Signs of You by Emily France {book review}

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Since sixteen-year-old Riley Strout lost her mother two years ago, her saving grace has been her quirky little family in the grief support group she joined as a freshman. Jay, Kate, and Noah understand her pain; each lost a loved one, and they’ve stuck together in spite of their differences, united by tragedies only they understand.

When Riley thinks she spots her mother shopping in a grocery store, she fears she is suffering some sort of post-traumatic stress. Then Jay and Kate report similar experiences. Only Noah hasn’t had some kind of vision, which is perhaps why he’s become so skeptical and distant.

When Noah disappears, Riley fears she’s lost another loved one. As they frantically search for him, she, Kate, and Jay are drawn into the mystery surrounding a relic that belonged to Jay’s dead father and contains clues about the afterlife. Riley finds herself wrestling with her feelings for both Noah and Jay—which have become clear only in Noah’s absence. If Riley is to help those she loves, and herself, she must set things right with the one she’s lost.


Signs of You delivers a story about heartbreak, friendship, love and everything in between.

In her debut novel, Emily France takes a different approach on loss, exploring the depths of grief in a light manner. Told from Riley’s perspective, a sixteen year old struggling with life in the wake of her mother’s death, the story is laced with humor and laugh-out-loud moments that make this book stand out from your typical ya mystery.

When Riley sees her dead mother shopping in a grocery store, she fears she may be suffering a post traumatic episode and seeks comfort among her three friends- that understand and share the pain of losing a loved one- and is surprised to learn she hasn’t been the only one experiencing these visions. One of her friends’ sudden disappearance only adds to the mystery.


One of my favorite aspects of the book was France’s vibrant writing style. However, the character’s voice fell flat and I wasn’t emotionally invested enough to actually care for any of the characters. I found their friendship lacking and I couldn’t really identify with any of them. And while I couldn’t particularly empathize with Riley’s situation, I couldn’t help but enjoy her snarky remarks and sassy attitude.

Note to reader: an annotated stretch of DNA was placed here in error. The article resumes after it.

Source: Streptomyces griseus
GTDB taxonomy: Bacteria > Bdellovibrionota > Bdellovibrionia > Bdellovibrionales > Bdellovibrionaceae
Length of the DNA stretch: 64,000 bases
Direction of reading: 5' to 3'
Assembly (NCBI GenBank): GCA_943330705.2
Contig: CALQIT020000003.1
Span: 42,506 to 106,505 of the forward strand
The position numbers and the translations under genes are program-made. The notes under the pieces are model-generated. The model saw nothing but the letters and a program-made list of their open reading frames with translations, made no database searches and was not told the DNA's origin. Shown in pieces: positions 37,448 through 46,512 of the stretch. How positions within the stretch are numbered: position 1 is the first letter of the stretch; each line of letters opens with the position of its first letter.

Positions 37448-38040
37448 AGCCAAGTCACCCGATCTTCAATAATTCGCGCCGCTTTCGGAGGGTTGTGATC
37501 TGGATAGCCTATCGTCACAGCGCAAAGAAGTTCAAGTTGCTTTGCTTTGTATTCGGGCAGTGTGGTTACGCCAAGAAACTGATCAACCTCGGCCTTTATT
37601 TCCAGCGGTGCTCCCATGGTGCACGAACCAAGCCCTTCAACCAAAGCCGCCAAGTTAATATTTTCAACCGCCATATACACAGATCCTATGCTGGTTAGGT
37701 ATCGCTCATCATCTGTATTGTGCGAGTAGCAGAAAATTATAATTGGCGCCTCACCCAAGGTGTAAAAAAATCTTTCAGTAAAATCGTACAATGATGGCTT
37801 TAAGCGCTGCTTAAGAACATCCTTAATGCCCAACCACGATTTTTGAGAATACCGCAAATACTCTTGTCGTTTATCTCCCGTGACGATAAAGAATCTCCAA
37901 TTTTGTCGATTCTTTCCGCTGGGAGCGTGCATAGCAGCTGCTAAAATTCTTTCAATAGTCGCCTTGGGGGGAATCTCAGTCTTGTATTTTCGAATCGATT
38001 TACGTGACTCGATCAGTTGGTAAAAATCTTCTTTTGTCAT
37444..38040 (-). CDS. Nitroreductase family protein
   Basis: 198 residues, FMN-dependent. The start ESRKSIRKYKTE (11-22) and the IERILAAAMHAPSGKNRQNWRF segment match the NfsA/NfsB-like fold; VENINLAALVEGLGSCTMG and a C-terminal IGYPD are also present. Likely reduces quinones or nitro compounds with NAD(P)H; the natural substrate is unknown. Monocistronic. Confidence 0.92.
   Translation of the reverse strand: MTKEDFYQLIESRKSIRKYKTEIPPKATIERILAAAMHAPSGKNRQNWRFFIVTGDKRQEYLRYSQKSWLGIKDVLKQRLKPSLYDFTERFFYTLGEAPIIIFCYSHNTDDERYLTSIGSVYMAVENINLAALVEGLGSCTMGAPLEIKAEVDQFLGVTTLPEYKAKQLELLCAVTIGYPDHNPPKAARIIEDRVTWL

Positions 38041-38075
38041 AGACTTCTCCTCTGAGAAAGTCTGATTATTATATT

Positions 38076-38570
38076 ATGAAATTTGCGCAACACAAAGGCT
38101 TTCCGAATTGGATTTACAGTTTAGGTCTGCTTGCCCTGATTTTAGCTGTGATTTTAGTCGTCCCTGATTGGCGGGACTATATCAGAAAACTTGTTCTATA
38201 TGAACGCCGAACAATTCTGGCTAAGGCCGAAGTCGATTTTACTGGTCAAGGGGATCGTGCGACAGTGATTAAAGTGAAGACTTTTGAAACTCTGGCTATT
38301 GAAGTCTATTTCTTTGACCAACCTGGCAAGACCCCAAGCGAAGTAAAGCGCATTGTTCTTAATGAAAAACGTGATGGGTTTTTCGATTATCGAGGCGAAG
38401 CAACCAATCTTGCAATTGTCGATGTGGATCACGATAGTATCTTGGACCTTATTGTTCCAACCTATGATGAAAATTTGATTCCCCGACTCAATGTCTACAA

“Holy Catholic crap,” Kate says, her eyes wide.” Should we like call the Pope or something?”
“Yeah, you have his cell number?” I mutter.
Finally, I am able to get Kate to smile.”

Noah was sweet, Kate was nice enough and even though Jay got on my nerves the majority of the book, he redeemed himself in the end. Another thing I enjoyed was that the story focused primarily on friendship and while the romance was there it was subtle and sweet. Riley’s growth was remarkable and I was glad she was finally able to escape her guilt and move on with her life.

“I pull the bird charm gently to my lips and give it a kiss. I extend my arm and let the necklace dangle above the rushing water below.
And I let it go.”


As in regard to the plot, I think the author had done a fantastic job. It kept me on the edge of my seat, kept me guessing and I love how it took a religious belief, twisted it and made it into something more. I can only imagine how much research and effort was put in this book. The only thing I wish the story would have delved deeper into was the night Riley’s mother died. Riley’s guilt about the fight was constantly mentioned throughout the book but we never saw what was really behind that fight.


All in all, I think everyone interested in mystery novels should give this a shot. Emily France’s vivid writing, her witty characters and her masterfully crafted plot will take you on a wild ride full of humor and wisdom that will stay with you long after you finish the book.


★ ★ ★ ½


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